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Matches Polished into Lights:
Tiananmen Thirty Years On
(Mon 3 June 2019; 730 pm)
Cha and PEN Hong Kong
Media support: Hong Kong Free Press
Venue: Bleak House Books
Moderator: Tammy Ho
- Guo Ting’s “Lin Zhao (1932-1968), A Martyr in Mao’s China Who Created Our Genealogy” (an excerpt)
On May 31, 1965, Lin Zhao was tried in Shanghai and sentenced to twenty years of imprisonment as the leader of a “counterrevolutionary clique” that published A Spark of Fire 星火, an underground journal that decried Mao’s misrule, including the great famine (1959-1961) that cost at least 36 million lives.
“This is a shameful ruling!” Lin Zhao wrote on the back of the verdict the next day, in her own blood. The next year, Lin wrote an appeal to the United Nations asking to testify in person about her torture and about human rights abuses in China. Three years later, she was executed by gunshot within prison yard under specific instructions from Chairman Mao himself.
A hundred years ago, China propagated “Mr Democracy and Mr Science”, progressive modernity has since then been wearing a masculine suit. Lin’s struggle began with the Hundred Flowers Movement in the 50s, long before the Cultural Revolution, but she accurately predicated the direction of personal cult and a Communist China diverged from her earlier, idealistic hopes for communism. Lin did not live to see how two decades later, students of Peking University, her alma mater, marched to Tiananmen Square to make the same democratic demand she once earnestly envisioned in her blood letters. However, thanks to Lin Zhao, we now have our genealogy of dissidents of a regime that took her life and the lives of numerous others. While we remember and commemorate landmark events such as the Tiananmen, it is important to tell lesser-known stories like hers to more people and wider audience. It is also high time for more dialogues on experience and creative, courageous responses from ordinary people, especially less privileged sexes, rather than heroic figures only. Governments are building walls, and yet we still have options and means to dismantle and enable.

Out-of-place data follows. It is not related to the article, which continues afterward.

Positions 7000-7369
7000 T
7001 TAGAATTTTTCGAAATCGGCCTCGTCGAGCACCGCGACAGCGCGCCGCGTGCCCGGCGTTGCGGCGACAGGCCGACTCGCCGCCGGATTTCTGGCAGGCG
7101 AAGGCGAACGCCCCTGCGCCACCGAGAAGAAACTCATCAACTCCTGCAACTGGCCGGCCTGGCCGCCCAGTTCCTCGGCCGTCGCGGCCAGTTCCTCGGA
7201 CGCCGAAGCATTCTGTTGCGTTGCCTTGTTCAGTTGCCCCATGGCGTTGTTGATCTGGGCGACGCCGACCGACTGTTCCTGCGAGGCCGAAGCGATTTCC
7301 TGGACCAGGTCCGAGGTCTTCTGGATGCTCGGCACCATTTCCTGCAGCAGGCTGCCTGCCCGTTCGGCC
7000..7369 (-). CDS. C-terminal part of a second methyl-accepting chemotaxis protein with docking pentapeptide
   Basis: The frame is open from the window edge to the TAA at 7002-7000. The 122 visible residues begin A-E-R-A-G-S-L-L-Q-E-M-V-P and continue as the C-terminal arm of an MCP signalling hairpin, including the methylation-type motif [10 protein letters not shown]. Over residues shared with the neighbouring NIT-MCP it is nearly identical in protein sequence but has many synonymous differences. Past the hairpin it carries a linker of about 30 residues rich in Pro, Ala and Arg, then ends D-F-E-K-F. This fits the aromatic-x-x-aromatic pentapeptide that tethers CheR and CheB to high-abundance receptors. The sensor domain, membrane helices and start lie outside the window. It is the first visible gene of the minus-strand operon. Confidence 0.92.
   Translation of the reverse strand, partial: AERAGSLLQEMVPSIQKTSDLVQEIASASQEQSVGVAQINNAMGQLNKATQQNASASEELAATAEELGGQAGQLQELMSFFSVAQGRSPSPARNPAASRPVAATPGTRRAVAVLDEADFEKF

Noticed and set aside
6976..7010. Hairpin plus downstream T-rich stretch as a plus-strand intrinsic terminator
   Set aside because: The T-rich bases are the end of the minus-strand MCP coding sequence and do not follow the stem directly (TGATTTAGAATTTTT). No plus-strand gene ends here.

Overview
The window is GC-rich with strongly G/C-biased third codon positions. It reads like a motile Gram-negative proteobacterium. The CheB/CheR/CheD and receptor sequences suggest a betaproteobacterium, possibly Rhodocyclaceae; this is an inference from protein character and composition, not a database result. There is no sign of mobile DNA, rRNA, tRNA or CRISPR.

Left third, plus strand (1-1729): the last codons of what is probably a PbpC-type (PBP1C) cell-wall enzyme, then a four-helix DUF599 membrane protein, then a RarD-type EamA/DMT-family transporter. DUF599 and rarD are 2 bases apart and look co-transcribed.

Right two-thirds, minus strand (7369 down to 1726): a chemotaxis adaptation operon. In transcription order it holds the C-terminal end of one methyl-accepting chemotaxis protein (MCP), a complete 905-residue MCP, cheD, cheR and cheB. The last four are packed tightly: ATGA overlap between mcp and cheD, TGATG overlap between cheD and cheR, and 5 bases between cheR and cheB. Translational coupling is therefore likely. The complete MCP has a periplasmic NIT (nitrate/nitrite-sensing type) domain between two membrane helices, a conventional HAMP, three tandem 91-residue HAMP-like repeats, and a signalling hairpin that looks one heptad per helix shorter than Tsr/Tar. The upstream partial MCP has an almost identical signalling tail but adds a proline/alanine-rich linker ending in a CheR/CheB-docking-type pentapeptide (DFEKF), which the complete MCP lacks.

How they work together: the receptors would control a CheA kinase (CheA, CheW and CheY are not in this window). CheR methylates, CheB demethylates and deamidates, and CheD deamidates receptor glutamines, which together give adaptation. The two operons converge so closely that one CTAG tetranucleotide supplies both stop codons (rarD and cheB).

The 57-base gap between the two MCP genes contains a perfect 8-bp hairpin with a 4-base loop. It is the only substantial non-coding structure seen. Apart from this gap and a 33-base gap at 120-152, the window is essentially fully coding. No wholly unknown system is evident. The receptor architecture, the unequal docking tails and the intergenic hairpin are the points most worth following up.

“After you died I could not hold a funeral,
And so my life became a funeral.”
“The day I stood shoulder to shoulder with hundreds of thousands of my fellow civilians, staring down the barrels of the soldiers’ guns, the day the bodies of those first two slaughtered were placed in a handcart and pushed at the head of the column, I was startled to discover an absence in side myself: the absence of fear. I remember feeling that it was all right to die; I felt the blood of a hundred thousand hearts surging together into one enormous artery, fresh and clean…the sublime enormity of a single heart, pulsing blood through that vessel and into my own. I dared to feel a part of it.”
“I never let myself forget that every single person I meet is a member of this human race.”
Born in Shanghai, Guo Ting spent her formative years in Scotland studying anthropology and religious studies, and worked for Oxford and Purdue Universities before moving back to Asia. Her doctoral thesis on Alan Turing and being human in the Digital Age won the Edinburgh Innovative Award, and made the cover of Anthropology Today. She is currently turning the thesis into a book, while working on the politics of love in modern China, as a comparative study of secularism and the quest for identity. She writes bilingually, contributes to LA Review of Books, openDemocracy, and has two books forthcoming: Politics of Aesthetics (審美的政治) and An Anthropologist’s Charity and Vintage Life (人類學家的舊物之戀), to be published in Taiwan and mainland China simultaneously. She is currently teaching at the University of Hong Kong. She is a contributor to Cha‘s “Tiananmen Thirty Years On” feature in the June 2019 issue of the journal.
[Guo Ting: A featured reader at “Matches Polished into Lights: Tiananmen Thirty Years On”—a reading jointly organised by Cha and PEN Hong Kong, on Monday 3 June 2019.]